In so many ways, I’m a typical writer: introverted, a lover of solitude. I can be neurotic about noise, especially when thoughtless teenagers blast rock and roll next door. But then there’s the other me, partly submerged as I grow older, yet still there, cruising the freeways with the radio cranked.
I grew up in California. No doubt that’s why gunning the engine and blasting music from an open window has so much gut appeal.
Whenever I visit the West Coast these days, I switch on the radio as soon as I leave the rental car lot, dabbling among “old school” funk, grunge, and ancient bubblegum like “The Rain, the Park, and Other Things” (“I love the flower girl”) that I’d never listen to otherwise.
It’s one of my guiltiest pleasures. Forget about the local NPR station. I don’t want news or talk. I want music, my kind of woolgathering music.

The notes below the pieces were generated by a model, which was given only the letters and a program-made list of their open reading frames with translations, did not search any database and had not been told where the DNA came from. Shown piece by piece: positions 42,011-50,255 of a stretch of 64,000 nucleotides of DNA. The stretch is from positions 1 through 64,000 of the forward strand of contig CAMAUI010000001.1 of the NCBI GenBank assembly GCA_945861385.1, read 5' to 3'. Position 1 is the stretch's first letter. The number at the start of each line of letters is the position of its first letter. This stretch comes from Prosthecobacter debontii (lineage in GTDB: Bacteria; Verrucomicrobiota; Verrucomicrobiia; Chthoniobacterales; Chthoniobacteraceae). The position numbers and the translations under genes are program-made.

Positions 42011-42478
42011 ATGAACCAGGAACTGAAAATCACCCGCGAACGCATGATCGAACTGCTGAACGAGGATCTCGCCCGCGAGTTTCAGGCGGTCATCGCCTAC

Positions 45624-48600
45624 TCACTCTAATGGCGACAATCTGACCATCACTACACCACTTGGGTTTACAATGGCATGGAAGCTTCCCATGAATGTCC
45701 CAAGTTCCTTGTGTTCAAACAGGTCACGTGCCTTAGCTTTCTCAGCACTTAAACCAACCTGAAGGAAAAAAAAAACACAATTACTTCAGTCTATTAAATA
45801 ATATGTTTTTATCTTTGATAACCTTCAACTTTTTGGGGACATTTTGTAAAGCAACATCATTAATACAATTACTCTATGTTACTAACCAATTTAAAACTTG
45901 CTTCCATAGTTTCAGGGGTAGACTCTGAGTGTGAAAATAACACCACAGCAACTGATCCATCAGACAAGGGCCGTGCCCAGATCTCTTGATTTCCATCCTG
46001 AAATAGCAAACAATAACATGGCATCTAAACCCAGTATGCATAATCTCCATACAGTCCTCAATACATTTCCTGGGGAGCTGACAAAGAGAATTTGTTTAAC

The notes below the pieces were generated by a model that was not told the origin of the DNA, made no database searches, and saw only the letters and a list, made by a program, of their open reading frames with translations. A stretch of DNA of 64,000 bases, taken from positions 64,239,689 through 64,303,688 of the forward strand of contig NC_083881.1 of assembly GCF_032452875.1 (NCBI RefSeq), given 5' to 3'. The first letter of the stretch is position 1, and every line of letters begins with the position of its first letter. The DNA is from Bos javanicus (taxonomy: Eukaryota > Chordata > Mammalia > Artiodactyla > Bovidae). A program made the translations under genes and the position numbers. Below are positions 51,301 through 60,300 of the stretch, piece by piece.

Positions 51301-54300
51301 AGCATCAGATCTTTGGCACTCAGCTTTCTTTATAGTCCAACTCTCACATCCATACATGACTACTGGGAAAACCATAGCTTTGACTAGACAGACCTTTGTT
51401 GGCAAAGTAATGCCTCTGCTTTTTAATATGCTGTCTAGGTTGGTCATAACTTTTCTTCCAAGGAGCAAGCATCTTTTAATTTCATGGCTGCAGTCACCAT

While I appreciate good song lyrics, I’m not looking for verbal complexity. A mantra-like chorus helps my mind drift. In one of my favorite driving songs, “Golden Years” by David Bowie, the words function as rhythmic elements rather than sense-makers: “wish upon, wish upon, day upon day, I believe oh lord, I believe all the way…”